By DeBartolo Sports Staff Writer
JACKSONVILLE - NUC Sports recently named Mac Jones as one of the top hundred sophomore prospects in the country and he is already receiving interest from several college programs.
Joe Dickinson, recognized as one of the nation’s top developers of young quarterback talent, always gets excited when he finds a youngster, often raw around the edges, but with that certain something, that spark, that says to him that this kid is worth the effort. It’s always good to remember any names he throws into the conversation, and recently one such has been Mac Jones. Mac, who started there in pre-k, is about to enter the tenth grade as one of 1800 students at The Bolles School in Jacksonville, Florida.
“Mac Jones is one of, if not the purest natural passer I have ever been around,” says DeBartolo Sports QB Coach Joe Dickinson. He continues, “He (Mac) took the summer camp tour at big-time division 1 football programs by storm. There is a huge future for him.”
When you talk to Mac, it’s immediately obvious that he knows he has such a long way still to travel, but you’ll soon form the impression that he has the commitment to go with the journey as far as it will take him. Football, and being a quarterback, seems always to have been inside him. Like many other youth football players, he recalls those times as a 5 year old in Pop Warner. Early memories of a love of the quarterback position and the natural ability to throw a spiral are still clear.
It’s not just Joe. NUC Sports named Mac as one of the top hundred sophomore prospects in the country and he has already received interest from several top college programs after attending camp at 10 schools during the summer.
Three powerful influences
When you ask Mac for the influences this early in his career, he cites three. There’s Joey Edden, fellow QB at Bolles, who he credits as both a brother and mentor. Secondly, as you’d expect, is his closely-knit family. He points out that the fact they have all been involved in division one sports is a real plus point, helping him fully understand the journey he is trying to make and the commitment required.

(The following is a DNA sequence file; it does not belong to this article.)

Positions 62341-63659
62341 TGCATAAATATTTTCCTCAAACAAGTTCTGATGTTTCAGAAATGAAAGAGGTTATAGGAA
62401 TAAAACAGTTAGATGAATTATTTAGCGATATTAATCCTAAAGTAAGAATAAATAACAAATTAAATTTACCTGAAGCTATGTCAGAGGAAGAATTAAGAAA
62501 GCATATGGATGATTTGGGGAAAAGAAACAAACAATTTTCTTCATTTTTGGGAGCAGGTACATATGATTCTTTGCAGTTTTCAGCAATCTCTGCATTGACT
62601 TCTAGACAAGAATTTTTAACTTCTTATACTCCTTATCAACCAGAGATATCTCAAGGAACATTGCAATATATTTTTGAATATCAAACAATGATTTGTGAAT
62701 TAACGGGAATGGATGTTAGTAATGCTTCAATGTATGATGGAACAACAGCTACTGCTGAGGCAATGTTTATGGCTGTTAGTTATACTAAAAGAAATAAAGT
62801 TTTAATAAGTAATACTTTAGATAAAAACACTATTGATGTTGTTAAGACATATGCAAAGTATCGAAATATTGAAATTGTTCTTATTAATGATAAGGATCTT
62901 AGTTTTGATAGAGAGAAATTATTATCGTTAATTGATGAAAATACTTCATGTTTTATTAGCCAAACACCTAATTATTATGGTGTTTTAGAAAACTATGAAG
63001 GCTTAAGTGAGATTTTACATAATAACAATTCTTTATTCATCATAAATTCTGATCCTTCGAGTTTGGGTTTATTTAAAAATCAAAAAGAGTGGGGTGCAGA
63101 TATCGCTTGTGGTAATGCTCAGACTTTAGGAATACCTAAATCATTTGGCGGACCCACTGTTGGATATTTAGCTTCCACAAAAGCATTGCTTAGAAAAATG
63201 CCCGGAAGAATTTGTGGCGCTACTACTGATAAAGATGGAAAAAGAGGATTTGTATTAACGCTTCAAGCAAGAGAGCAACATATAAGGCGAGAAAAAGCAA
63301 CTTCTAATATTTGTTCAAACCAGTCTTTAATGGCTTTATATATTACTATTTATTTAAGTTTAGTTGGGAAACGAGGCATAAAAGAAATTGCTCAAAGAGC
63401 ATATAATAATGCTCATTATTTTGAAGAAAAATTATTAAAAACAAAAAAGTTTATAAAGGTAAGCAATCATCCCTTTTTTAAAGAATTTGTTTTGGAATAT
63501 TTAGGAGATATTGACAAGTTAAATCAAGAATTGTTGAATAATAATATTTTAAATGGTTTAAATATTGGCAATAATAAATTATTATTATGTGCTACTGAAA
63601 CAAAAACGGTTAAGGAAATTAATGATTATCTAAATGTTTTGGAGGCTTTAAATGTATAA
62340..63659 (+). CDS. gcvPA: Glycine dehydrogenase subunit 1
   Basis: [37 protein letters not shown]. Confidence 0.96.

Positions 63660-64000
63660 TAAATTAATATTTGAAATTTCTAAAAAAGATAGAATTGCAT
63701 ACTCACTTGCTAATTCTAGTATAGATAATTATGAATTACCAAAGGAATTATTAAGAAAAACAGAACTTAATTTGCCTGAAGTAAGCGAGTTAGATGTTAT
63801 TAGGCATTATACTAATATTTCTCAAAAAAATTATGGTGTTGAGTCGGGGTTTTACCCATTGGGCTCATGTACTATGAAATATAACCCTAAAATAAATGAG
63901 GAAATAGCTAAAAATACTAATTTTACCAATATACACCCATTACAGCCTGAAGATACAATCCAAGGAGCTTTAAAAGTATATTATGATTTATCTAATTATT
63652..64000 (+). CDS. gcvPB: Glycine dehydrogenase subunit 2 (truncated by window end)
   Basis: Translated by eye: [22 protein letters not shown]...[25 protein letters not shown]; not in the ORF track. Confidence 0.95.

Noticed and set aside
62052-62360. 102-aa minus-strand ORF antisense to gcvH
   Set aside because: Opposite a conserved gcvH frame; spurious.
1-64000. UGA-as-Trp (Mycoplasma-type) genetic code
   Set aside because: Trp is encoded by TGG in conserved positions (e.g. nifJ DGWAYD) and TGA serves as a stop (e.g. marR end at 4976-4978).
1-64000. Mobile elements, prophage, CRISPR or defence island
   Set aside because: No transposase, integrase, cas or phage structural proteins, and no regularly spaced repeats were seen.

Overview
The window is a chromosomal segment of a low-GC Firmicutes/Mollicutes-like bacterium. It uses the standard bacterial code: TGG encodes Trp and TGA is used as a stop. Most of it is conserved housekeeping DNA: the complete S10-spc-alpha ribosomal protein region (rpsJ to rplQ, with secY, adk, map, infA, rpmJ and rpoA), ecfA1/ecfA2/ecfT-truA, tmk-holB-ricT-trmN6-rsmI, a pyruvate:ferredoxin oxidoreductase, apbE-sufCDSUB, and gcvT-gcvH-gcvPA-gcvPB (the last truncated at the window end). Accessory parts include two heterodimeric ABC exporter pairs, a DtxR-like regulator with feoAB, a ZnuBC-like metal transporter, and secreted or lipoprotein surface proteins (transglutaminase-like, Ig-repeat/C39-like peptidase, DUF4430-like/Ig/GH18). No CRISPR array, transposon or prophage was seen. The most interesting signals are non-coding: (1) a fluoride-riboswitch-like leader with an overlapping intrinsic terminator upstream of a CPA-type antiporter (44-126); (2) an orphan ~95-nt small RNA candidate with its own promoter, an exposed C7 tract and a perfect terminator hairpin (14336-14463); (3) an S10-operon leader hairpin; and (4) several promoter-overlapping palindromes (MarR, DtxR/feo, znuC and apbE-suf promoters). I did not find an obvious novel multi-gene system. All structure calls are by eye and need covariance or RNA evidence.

The third is quarterback coach Joe Dickinson, or as Mac respectfully calls him, “Coach D”. Having worked with Hall of Fame QB Troy Aikman and the nation’s top 2014 QB recruit David Cornwell (now at the University of Alabama) amongst so many other top college and NFL quarterbacks, when he speaks, Mac knows to listen. Mind you, he was already well briefed by other players and friends before they ever met, such is Joe’s reputation and the main reason he sought his tutelage.
“Coach D has believed in me since I started training with him in 6th grade,” says Mac. He continues, “He wants me to be the best I can possibly be, and challenges me at every workout.”
He eagerly lists key benefits from their quarterback training work together. These include the way Coach D creates game situations when doing drills, the fact that all work is at full speed, and involves several components, such as read progressions and blitzes. Mac also loves the film work and discussions about leadership.
Continuing this long journey
A career that started with back-to-back city championships in Pop Warner is still in its infancy. Mac recognizes his strengths as understanding defenses and his arm accuracy, but knows that it takes time to build up the fluidity in play and game intelligence that his QB heroes, such as the Broncos future Hall-Of-Famer Peyton Manning and up-and-coming Brock Osweiler, display.
As the new season begins, Mac wants to be seen as the leader both on and off the field. His focus will shift to achieving the main goal for this fall: help his team win every game.